A census of the Nursery Stock industry, carried out in autumn 1997, valued the sales of plants produced by the industry in 1996 at £18.8m. In the period since a previous census in 1994 field production of nursery stock expanded by 17% while the production of container plants shifted towards the greater use of protected cultivation. Employment in the industry rose by 28% to 912 full time equivalent jobs. Kildare was predominant in the production of containerised plants while Tipperary was the most important county for field production. Together, these two counties produced nearly half the value of the industry. Together with Cork, Dublin, Kilkenny and Wicklow they accounted for three quarters of the value of the industry. The industry was concentrated in that the largest 10% of the nurseries produced 59% of the value of the industry. As nursery size increased, the value of sales output per person rose sharply. Larger nurseries were also more productive per unit area. Exports were valued at £3.45m and imports at £2.22m. The main lines exported were ornamental shrubs followed by liners and deciduous trees. Two thirds of the exports were destined for Great Britain with the remainder going to Northern Ireland. Exporting was even more concentrated than production with the largest 10% of the nurseries providing 83% of the exports. The main imports were deciduous trees and liners. Two thirds of the imports originated from the continent and the remainder were from Great Britain. Small nurseries reported that capital and profitability were the principal factors limiting expansion of their nurseries. Larger nurseries however placed the availability of suitable staff as the main limiting factor. The most common difficulty reported by exporters was the cost of transport and a number of problems relating to the difficulties that individual nurseries or small groups have in supplying a large, discerning and relatively distant market. This underlined the need for increased co-ordination and co-operation in the future.
    • Economic Impact on Irish Dairy Farms of Strategies To Reduce Nitrogen Applications

      Lally, Breda; Riordan, Brendan (Teagasc, 2001-11-01)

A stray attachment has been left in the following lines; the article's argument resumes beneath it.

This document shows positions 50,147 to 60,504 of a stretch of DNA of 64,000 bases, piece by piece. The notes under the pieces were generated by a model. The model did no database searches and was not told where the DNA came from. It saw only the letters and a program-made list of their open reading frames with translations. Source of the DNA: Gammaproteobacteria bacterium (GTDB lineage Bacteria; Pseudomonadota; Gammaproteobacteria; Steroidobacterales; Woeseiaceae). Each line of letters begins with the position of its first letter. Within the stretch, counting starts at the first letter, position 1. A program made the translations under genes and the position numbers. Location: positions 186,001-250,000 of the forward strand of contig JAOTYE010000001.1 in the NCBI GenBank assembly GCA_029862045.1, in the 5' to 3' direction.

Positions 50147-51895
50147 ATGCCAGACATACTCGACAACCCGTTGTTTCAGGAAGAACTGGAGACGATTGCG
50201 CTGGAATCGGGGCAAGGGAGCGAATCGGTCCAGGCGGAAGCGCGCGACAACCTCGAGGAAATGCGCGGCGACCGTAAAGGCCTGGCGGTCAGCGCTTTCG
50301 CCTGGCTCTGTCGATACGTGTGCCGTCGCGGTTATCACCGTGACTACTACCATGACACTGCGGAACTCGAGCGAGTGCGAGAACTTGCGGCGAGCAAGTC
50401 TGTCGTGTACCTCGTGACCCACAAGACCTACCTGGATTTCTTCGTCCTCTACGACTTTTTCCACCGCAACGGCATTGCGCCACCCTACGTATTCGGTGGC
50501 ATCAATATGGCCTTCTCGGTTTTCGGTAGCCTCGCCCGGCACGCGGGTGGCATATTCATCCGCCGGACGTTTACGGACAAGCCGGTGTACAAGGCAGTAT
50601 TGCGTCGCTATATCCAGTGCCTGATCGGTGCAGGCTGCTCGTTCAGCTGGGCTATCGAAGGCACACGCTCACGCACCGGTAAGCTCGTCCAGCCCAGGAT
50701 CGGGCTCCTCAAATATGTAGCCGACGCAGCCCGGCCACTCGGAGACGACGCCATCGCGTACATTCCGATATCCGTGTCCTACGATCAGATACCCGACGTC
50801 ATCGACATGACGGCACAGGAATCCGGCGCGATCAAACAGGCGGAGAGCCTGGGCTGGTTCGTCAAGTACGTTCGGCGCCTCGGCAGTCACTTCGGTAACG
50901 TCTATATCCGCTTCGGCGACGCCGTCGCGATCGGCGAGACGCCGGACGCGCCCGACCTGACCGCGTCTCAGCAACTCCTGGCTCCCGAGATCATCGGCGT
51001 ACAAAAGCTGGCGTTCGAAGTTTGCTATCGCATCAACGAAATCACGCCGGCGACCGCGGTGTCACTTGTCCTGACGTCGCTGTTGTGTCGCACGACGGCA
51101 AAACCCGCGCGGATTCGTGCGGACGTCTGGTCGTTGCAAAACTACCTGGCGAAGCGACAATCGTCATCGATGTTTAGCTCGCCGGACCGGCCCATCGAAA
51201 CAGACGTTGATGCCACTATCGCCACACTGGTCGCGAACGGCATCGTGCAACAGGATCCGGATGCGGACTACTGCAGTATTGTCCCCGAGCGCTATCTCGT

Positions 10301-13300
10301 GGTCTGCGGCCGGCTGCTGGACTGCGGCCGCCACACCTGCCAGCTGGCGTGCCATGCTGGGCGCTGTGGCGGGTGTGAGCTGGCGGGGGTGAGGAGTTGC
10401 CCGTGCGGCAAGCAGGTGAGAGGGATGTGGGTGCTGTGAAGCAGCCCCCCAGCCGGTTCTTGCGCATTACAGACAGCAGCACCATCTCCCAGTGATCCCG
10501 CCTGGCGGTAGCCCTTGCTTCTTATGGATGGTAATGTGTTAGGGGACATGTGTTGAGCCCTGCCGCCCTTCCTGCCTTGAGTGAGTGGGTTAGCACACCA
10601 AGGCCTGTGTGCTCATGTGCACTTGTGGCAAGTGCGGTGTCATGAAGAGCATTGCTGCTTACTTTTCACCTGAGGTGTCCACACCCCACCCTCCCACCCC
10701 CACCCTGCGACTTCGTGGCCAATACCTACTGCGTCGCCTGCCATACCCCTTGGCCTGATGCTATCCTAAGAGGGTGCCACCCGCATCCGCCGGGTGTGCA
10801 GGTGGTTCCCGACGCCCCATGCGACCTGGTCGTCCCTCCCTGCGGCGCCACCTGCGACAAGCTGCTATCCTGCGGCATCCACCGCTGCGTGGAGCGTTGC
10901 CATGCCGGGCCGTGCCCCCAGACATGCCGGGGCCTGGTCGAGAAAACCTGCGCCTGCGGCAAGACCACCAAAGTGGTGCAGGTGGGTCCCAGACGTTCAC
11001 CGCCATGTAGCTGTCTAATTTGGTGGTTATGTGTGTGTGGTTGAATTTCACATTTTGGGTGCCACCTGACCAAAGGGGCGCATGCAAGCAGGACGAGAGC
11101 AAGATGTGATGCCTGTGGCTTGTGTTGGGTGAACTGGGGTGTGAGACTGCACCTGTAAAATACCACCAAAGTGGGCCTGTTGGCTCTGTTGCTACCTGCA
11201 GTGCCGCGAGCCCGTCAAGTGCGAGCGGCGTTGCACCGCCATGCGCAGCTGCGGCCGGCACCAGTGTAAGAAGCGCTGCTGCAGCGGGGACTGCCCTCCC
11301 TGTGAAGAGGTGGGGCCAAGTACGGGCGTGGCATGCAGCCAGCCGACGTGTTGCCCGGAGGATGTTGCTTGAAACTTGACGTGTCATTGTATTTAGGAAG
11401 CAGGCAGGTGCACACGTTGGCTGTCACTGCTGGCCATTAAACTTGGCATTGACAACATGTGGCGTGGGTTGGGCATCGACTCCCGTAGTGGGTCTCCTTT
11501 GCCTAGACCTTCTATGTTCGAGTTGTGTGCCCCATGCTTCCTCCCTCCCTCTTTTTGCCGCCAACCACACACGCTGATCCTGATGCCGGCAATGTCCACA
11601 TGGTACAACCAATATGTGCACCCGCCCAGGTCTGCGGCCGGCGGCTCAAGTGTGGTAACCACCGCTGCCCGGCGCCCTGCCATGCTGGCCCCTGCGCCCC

Economic research reported here analysed the likely impact on farm incomes of policies aimed at reducing nitrogen (N) applications on farms. Three types of policy were considered. First was a restriction of the intensity of livestock production to control amounts of organic nitrogenous material going on the land. That in the EU Nitrates Directive of 170 kg N per hectare was used (equivalent to 2 dairy cows per hectare). To this was added a restriction on the total amount of nitrogen applied of 260kg N/ha reflecting rules in the Rural Environment Protection Scheme (REPS). The third measure considered was a 10 percent tax on sales of manufactured nitrogenous fertilisers. These measures to address nitrate pollution are under discussion in Ireland as the concentration of nitrates in waters in some areas has increased significantly. Particular attention was paid to estimating the impact of the three constraints on specialist dairy farms, as they were most likely to have to restrict applications of N to comply. Many of these farms were in the five Munster counties selected for the study, namely Cork, Kerry, Limerick, Tipperary and Waterford. In these counties 39 percent of specialist dairy farms would have been affected both by Nitrates Directive restrictions on applications of nitrogen as organic material (animal wastes) and REPS rules on the total amount of nitrogenous material spread on farm land. A further 30 percent of these farms would be affected only by the restriction on total applications of N, as in the REPS rules. The remaining 31 percent of the specialist dairy farms would not have been affected by restrictions on N use under either the Nitrates Directive or REPS rules. The potential economic impact of policies to constrain nitrogen use was simulated for a sample of specialist dairy farms in Munster. All of these farms started with levels of N applications in excess of one or both of the restrictions being considered. This policy simulation was carried out using individual farm Positive Mathematical Programming (PMP) models. The results showed that compliance with restrictions on N use would reduce income on all of the selected farms. The results also indicate that these farms could partly or wholly offset the loss by increasing the efficiency of N use, or by increasing milk production per cow. However, the more a farm was above the regulation 2 Livestock Units (dairy cows) per hectare the larger the potential loss of income and the more difficult it would be to make good this loss. Farms starting with fewer than 2 LU/ha but applying in total more than 260 kgN/ha (REPS rule) would find that meeting this target would cause a lesser reduction in income. This loss would also be easier to offset by efficiency increasing measures. With regard to the third scenario of imposing a 10% tax on sales of manufactured N fertilizers, the results showed this to be very ineffective in reducing the amounts used. In some cases the imposition of a tax would have no effect whatsoever on the amount of N used yet would slightly reduce incomes on all of the nation's farms